Ingredient of the Week: Carrot
When I was a child I would only ever eat carrots raw. Even when my mum was making a Sunday roast dinner, she would have to leave some raw carrot to one side to go on my plate rather than give me cooked ones. I used to claim in my childish naivety that it was because it would help me to see in the dark. I don’t think I ever really believed what I was saying but I thought it funny and enjoyed the reaction I would get from other people. It would have taken a lot more than eating raw carrots to give me some sight but there was some level of fact behind this. Carrots in their raw or cooked form contain a high level of beta-carotene, which has been shown to be beneficial to good eye health. During the Second World War there was a propaganda campaign that played on the myth that eating carrots would help you see in the dark by claiming that It was thanks to feeding the British airforce pilots carrots that they were so good at shooting down enemy planes at night. My nan told me a version of this story once when I refused to eat my carrots. To be fair to her it worked and I have always eaten carrots ever since.
It is the high prevalence of beta-carotene that gives standard carrots their distinct orange colour, however you can get several other coloured varieties including purple, red, white and black. The nutritional composition of these carrots differ and so should be considered separately. They come from the same family of vegetables as parsnips, fennel and celery, as well as popular herbs coriander, parsley and dill. They are an extremely versatile vegetable and are found in popular recipes throughout the world. They can be grown successfully in many environments, which is why they are so popular and readily available. Over 40 million tonnes of carrots are grown each year. Even my dad grows them in his allotment. He keeps me well supplied which is great as they taste so much nicer straight from the ground than from a supermarket.
Why are they good for me?
As I have already mentioned, carrots are a good source of beta-carotene and so good for maintaining healthy eyes. In fact, it is thanks to carrots that this important anti-oxidant got it’s name. Beta-carotene is a precursor to vitamin A, which is also needed by the body to maintain healthy skin and bones, as well as strengthen the immune system. There is evidence to suggest that vitamin A can help with the reduction of muscular pain following heavy training sessions for athletes.
Carrots also contain high levels of calcium, phosphorus and magnesium, which all play an important role in the development of strong bones, teeth, hair, skin and muscles. While magnesium has the added benefit of helping with the digestion of fat and nutrient absorption. Another role of calcium in the body is to help with the proper functioning of the heart muscles. There is evidence to suggest that including carrot in your diet can help lower the risk of developing cardio-vascular disease as a result of this.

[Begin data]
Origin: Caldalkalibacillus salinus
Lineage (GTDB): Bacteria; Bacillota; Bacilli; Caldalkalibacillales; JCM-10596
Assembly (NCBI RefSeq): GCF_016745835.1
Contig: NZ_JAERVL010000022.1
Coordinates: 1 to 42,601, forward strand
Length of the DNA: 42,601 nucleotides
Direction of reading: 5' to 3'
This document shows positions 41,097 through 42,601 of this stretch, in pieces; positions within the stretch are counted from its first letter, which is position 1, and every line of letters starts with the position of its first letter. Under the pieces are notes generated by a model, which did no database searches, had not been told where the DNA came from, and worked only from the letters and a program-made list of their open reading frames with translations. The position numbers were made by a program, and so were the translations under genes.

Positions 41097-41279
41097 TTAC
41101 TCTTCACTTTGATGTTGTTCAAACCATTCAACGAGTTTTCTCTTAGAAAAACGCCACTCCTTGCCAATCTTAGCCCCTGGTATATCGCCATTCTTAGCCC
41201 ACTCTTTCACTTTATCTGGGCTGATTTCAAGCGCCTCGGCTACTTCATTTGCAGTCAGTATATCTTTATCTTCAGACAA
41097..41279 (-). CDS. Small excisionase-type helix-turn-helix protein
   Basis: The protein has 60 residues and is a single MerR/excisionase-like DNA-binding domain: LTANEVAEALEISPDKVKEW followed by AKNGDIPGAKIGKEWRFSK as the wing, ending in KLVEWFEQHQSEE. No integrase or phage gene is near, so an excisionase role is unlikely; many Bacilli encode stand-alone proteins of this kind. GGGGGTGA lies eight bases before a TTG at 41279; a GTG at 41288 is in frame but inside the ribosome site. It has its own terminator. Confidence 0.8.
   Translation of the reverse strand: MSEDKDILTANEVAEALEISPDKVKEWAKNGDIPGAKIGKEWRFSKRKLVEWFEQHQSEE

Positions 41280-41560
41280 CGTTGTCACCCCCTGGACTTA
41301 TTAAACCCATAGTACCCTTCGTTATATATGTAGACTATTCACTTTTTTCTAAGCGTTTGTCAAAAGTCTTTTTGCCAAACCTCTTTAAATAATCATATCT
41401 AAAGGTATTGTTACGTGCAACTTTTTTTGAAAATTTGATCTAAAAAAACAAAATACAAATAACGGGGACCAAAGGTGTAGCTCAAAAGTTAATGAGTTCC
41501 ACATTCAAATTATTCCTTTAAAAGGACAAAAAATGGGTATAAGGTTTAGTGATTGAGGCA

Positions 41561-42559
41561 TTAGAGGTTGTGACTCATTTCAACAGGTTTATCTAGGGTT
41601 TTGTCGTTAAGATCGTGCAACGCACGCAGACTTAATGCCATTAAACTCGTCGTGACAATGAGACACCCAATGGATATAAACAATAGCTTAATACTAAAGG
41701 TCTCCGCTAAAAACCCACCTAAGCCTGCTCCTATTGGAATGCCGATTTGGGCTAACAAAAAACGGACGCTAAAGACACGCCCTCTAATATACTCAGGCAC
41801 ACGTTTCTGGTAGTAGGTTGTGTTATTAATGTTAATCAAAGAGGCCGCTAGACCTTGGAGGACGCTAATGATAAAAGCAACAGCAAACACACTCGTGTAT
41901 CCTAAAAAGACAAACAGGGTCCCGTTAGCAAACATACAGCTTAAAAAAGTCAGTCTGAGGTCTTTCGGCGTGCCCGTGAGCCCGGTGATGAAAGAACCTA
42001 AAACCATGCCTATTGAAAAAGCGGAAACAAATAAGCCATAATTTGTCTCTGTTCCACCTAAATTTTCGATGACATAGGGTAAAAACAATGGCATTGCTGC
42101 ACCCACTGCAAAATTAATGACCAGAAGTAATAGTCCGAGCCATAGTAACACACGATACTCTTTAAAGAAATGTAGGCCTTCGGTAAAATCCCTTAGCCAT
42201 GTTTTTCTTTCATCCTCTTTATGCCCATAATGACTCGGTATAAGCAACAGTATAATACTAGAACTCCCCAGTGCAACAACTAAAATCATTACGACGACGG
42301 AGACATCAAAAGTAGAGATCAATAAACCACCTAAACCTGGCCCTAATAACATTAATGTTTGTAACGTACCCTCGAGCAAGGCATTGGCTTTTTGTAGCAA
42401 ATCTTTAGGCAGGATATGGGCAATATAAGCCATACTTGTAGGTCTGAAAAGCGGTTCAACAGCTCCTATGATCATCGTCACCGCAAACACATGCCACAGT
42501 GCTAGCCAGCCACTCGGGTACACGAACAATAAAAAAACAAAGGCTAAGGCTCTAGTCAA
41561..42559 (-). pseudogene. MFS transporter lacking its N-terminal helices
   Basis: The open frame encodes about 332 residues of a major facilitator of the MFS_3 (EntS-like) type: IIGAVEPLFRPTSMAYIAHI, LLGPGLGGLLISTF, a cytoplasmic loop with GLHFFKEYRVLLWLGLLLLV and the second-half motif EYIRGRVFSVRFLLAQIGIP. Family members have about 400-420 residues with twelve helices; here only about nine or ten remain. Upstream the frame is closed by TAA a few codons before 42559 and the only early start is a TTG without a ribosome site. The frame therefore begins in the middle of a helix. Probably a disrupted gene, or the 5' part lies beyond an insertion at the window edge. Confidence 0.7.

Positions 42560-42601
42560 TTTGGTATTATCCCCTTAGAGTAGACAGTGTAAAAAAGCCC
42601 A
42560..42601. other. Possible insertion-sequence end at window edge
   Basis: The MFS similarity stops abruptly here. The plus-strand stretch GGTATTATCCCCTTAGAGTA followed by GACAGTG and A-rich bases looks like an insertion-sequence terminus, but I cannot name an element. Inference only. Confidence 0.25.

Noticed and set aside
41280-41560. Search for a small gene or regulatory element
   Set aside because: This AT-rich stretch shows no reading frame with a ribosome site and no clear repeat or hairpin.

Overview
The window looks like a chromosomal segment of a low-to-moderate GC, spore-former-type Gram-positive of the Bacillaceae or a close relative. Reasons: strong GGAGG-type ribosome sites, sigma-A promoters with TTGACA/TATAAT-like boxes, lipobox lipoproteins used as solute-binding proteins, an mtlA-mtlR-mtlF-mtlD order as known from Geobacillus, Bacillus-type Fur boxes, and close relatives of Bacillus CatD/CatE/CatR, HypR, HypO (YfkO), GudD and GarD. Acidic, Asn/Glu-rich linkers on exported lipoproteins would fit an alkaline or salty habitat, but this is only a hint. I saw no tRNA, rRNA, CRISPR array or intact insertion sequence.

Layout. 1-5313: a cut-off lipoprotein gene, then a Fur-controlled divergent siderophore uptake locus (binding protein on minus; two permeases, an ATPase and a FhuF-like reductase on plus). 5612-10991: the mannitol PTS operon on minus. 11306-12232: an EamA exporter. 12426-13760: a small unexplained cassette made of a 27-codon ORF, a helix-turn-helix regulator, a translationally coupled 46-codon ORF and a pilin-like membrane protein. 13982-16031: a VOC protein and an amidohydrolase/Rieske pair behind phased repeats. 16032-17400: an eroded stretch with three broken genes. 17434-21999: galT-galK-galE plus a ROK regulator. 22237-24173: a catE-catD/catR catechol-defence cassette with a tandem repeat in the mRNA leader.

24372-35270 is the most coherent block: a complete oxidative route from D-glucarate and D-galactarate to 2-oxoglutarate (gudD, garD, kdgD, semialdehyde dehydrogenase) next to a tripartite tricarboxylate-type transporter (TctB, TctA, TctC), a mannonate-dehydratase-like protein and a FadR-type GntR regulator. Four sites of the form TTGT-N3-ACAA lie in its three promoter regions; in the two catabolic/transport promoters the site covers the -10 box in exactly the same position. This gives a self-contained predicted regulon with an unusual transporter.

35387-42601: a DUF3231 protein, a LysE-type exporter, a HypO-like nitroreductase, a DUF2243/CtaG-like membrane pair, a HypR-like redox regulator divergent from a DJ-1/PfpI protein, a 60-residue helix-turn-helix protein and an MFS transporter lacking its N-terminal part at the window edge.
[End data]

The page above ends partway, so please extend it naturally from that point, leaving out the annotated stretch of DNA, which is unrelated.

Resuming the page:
How do I prepare them?
If the carrots are fresh and still covered with dirt then it is definitely best to wash them first. Slice off the ends or top and tail them before peeling. Unfortunately most of the good nutrition in a lot of vegetables is stored right near the skin and so best to avoid peeling if possible. However carrot skin is not the nicest to eat and so I do remove it. The only exception for this is if they are little baby carrots as then the skin is much softer and sweeter so more pleasant. Once peeled cut, grate or slice as required.
How do I cook them?
Carrots can be baked, boiled, steamed, roasted or sautéed. They can be eaten raw in salads, blended in to juices, or even dehydrated and eaten in their dried form. They can feature in both savoury and sweet recipes and can even make for a healthy snack during the day.
I include them in so many of my recipes. They are great in a broth or chowder. They add a good crunch in to a stir-fry and take on spicy flavours really well in curries like this chicken root vegetable dahl or prawn korma. Traditional British dishes such as cottage pie often include carrots and they are commonly found served alongside meat and potatoes as in your typical Sunday roast, which I still haven’t attempted yet. They generally taste quite nice on their own and don’t need much adding to them to enhance their flavour, which is why you often find them added to many plates on the side, often with peas as well. I always think of a typical British meal as meat, potatoes, carrots and peas, which to me is so bland and uninspiring, but thats a personal opinion.
My favourite ways to enjoy carrots are roasted like in this chicken, cauliflower and root vegetable quinoa recipe, diced up and added in to this chorizo and root vegetable risotto, or simply cut in to batons and used to dip in to hummus. Quite a lot of recipes call for carrots to be very thinly sliced or julienned on a mandoline. I only recently got one of these that I could use and so plan to add this in to my repertoire soon.
Carrots definitely aren’t the most exciting or interesting of vegetables but there is something comforting and homely about them. Because they feature in so many recipes that my mum made when I was growing up they remind me of home. They are a safe addition to most meals and very few people dislike them. Please feel free to share any of your favourite carrot recipe suggestions and enjoy including them in your next meal.
Thank you for reading and speak soon.